MOMENT: Grimmered

Title: Brothers
Trt: loop
Format: hd video, no sound

Title: Family Archive, 1839-2004
Media: Glislee print/hot press bright 100% cotton, 61x38

Installation view, during opening at Gavle Konsthall, 2012

MOMENT: Grimmered documents, memory, stories is part of a larger work based on a family-archive and personal memories, reflecting on remembrance, belonging, ownership and what constitutes a sense of home. Central is a desire to understand and sustain, but also to participate in generating our shared history. The artwork in the installation is not only an interpretation of, but also a contribution to the production of history writing. The work reflects on a farmstead situated in the village of Grimmered in Västra Frölunda.

The family archive, spanning from 1839 to 2004, contains letters, plans and miscellaneous official documents, as well as photographs and Super 8 films. The remaining acts testify to the small farmer’s attempt to make their voice heard during the transition period from agricultrual society to the modern welfare state.

The correspondence in regards to the right of ownership was initiated during the 19th century. Later in the mid-20th century, a lengthy legal action began challenging the right of the state to expropriate the farm. This hence a national heritage proposition to preserve the unique village structure, being one of the few existing ring villages. We continue to collate documents to the archive, entailing amongst others repeat recordings with three of the siblings who grew up on the farm.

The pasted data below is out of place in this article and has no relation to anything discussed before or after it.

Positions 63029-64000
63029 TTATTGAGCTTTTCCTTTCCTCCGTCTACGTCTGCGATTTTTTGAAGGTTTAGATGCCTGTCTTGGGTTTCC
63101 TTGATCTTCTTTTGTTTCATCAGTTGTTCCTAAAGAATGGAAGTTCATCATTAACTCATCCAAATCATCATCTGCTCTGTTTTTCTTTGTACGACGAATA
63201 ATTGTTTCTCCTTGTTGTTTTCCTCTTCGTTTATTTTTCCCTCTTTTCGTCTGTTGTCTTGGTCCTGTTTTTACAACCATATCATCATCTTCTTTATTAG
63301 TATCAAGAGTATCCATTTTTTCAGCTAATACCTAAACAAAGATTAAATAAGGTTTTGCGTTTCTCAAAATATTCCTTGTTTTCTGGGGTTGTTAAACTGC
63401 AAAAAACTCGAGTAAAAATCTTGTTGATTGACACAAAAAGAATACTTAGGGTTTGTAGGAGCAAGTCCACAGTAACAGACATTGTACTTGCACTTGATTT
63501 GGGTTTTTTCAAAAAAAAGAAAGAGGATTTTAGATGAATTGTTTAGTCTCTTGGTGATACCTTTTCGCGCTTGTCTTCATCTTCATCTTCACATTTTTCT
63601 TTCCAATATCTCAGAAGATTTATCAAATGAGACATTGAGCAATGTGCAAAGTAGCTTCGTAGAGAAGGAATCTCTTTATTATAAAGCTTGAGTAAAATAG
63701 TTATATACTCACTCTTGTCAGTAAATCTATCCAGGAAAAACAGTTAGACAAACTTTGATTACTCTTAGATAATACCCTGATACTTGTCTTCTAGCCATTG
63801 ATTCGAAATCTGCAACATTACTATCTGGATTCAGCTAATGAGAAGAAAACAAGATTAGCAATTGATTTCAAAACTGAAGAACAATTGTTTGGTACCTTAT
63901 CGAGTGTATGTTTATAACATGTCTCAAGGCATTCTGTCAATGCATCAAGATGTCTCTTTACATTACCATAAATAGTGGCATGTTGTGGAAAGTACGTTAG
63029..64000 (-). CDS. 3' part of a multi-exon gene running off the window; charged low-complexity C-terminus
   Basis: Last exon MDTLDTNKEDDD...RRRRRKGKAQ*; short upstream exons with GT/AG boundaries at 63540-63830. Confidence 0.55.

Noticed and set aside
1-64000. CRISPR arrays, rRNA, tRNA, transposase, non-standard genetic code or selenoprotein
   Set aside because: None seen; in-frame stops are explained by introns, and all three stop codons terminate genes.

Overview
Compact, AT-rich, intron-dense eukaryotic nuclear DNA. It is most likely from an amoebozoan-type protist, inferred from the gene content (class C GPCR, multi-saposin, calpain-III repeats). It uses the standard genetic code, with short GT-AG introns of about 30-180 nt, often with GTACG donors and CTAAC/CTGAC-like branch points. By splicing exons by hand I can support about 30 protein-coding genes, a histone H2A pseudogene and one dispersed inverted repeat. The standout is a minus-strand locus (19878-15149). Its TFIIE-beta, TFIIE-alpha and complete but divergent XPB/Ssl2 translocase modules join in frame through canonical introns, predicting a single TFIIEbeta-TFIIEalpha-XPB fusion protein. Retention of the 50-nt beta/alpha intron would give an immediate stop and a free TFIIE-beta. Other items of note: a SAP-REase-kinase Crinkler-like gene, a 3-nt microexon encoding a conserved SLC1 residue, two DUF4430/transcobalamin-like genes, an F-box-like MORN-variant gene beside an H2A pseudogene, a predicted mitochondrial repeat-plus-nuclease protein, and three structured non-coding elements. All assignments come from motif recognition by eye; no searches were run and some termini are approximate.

Instead of focusing on historical facts, we have in the work with MOMENT: Grimmered choosen to emphasize on the actual material that remains of the farm. This material is, in addition to the the family archive, based on memories and emotions mediated by the siblings. In the video based portraits, the expressions and gazes of the three brothers mediates stories of their own. There is no attempt, by us, to make conclusions from the documents we show but rather to produce new stories between them. Photographs of traces (nail holes, scratches etcetera) in the interior walls of the house shift between abstraction and realism, between overview and intimacy, between focus and defocus. We aim to evoke a historiography that focuses on memory as emotional and fragmentary, where details and densifications work toward reinforcing personal recognition, as well as social and political contexts.

Introduction by curators Niclas Ostlind and Anna Livion Ingvarsson (part 1 & 2)